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Mark Twain, Indian Hater

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  • Rob
    Indian Comics Irregular #59 Many people think Huckleberry Finn is America s greatest novel and Mark Twain America s greatest writer. Perhaps, but as I ve
    Message 1 of 1 , Jun 6, 2001
      Indian Comics Irregular #59

      Many people think "Huckleberry Finn" is America's greatest novel and
      Mark Twain America's greatest writer. Perhaps, but as I've argued
      before, Twain made the slave Jim a stereotype--a minstrel-show
      darky--while crafting his anti-racist message. In that respect,
      "Huck Finn" seems little different from modern entertainment
      featuring black hoodlums, Latino servants, or Indian mascots.

      Twain's supporters defend the stereotypes in "Huck Finn" with
      tortured arguments--along the lines of "blacks really did speak that
      poorly" or "blacks really were that ignorant." But Twain's racial
      problems go far beyond Jim's portrayal in "Huck." As I recently
      learned, he also attacked Indians mercilessly in his writings.

      A representative example comes from "The Noble Red Man" (1870):

      He is ignoble--base and treacherous, and hateful in every way.
      Not even imminent death can startle him into a spasm of virtue.
      The ruling trait of all savages is a greedy and consuming
      selfishness, and in our Noble Red Man it is found in its amplest

      Is it possible someone who wrote these words--who called Indians "the
      scum of the earth!"--WASN'T a blatant racist? Judge for yourself.
      The evidence is at http://www.bluecorncomics.com/twain.htm.

      The "Good Indian"

      If portrayals like Twain's "Noble Red Man" and his murderous Injun
      Joe are the worst America has to offer, are the legends of
      Pocahontas, Squanto, and Sacagawea the best? Do these brave, noble,
      self-sacrificing Indians represent all that's good and worthy about
      Native cultures?

      In a word, no. As James W. Loewen explains in his book "Lies Across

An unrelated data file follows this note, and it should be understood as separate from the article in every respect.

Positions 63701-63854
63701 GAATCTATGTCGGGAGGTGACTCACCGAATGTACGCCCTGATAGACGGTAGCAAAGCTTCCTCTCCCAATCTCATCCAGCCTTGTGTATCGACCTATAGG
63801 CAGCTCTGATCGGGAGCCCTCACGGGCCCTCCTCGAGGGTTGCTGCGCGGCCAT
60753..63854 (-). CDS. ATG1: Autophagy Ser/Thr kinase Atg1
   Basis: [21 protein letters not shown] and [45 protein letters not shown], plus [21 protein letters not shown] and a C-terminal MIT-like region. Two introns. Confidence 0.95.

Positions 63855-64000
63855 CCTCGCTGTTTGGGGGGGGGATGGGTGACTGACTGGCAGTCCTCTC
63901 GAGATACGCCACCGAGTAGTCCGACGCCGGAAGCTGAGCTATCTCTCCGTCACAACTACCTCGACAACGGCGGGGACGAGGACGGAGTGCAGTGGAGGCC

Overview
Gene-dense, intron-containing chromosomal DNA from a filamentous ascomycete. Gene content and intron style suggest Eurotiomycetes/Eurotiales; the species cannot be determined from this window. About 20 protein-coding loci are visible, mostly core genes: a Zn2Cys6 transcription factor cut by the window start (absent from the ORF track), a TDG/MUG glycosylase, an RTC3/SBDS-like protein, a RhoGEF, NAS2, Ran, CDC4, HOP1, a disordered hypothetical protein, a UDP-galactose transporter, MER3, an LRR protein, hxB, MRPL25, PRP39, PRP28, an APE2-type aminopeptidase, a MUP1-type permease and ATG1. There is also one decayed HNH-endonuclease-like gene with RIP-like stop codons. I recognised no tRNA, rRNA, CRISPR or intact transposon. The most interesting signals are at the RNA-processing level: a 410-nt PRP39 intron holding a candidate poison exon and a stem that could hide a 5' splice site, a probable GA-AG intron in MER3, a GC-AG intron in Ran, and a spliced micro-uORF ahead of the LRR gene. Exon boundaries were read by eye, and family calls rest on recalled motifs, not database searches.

To soften invasion narratives, conquerors often highlighted the
      stories of natives who helped them. Americans might call these
      "Tonto figures" after the Lone Ranger's famous sidekick--the
      archetypal "good Indian," always ready to help track down the "bad
      Indians" and outlaws who menaced whites on the frontier.

      Our national culture particularly heroifies the first two "good
      Indians," Pocahontas in Virginia and Squanto in Massachusetts, who
      became famous foundation figures in our origin myths.

      Yes, and the same applies to our myth-making apparatus today.
      Whether it's in movies, on TV shows, or in comic books, we still tend
      to depict only what's "safe" in our multicultural society. For more
      on the subject, go to http://www.bluecorncomics.com/tonto.htm.

      A Harmless Stereotype?

      People often say "It's just a story" when excusing lies in historical
      fiction. My favorite anecdote on that point comes from an LA Times
      column written after Disney's "Pocahontas":

      When a portrait of a crinkly eyed Smith was shown on "Biography,"
      our daughter Sarah, age 7, said, "Oh, my God! He's got a beard!
      He's almost bald!"

      When a portrait of the Indian princess was shown, Sarah took one
      look at the somewhat plump, round-faced child and declared: "That
      is not Pocahontas."

      During one commercial break, however, she exclaimed, "There they
      are," pointing triumphantly to the screen, where the voluptuous
      Indian maiden and surfer John were indeed frolicking. It was an
      ad for the animated movie.

      Native Hot Spot

      Annmarie Sauer sent me pictures from her fact-finding mission to Big
      Mountain, one of the most controversial places in Indian Country.
      I've posted them online at http://www.bluecorncomics.com/gallery.htm.
      Take a look to see what's going on.

      Rob Schmidt
      Blue Corn Comics
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